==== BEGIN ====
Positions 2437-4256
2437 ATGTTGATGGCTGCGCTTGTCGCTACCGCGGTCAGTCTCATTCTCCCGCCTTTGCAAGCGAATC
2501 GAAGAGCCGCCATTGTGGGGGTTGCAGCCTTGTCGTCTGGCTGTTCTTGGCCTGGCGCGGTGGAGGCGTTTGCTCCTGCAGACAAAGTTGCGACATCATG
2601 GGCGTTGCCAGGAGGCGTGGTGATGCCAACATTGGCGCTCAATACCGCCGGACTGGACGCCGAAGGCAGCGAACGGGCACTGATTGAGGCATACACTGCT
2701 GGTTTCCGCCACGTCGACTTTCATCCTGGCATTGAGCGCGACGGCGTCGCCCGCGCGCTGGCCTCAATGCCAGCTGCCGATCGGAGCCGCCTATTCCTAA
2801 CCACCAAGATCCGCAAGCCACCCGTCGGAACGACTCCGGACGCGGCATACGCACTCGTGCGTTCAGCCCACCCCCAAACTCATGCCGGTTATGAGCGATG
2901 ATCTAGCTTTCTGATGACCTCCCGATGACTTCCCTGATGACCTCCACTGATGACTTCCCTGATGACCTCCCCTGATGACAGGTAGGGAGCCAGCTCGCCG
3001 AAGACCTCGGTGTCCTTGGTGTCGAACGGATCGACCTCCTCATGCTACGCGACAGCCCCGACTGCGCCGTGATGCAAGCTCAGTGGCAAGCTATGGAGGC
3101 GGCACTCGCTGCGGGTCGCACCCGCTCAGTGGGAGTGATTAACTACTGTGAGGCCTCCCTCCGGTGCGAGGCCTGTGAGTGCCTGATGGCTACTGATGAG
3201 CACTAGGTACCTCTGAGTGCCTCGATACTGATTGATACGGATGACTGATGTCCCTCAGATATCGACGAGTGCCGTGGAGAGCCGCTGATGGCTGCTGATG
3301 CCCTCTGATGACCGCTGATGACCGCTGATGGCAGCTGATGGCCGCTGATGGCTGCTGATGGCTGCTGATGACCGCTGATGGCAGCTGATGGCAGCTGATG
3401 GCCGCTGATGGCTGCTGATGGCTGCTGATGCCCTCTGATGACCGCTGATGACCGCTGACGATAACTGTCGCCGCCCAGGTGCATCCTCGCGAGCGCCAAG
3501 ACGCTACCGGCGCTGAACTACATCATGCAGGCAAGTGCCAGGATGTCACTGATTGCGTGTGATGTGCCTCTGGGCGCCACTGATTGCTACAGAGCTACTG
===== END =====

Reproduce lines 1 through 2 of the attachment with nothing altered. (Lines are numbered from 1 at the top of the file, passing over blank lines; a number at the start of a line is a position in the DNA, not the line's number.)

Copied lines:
Positions 2437-4256
2437 ATGTTGATGGCTGCGCTTGTCGCTACCGCGGTCAGTCTCATTCTCCCGCCTTTGCAAGCGAATC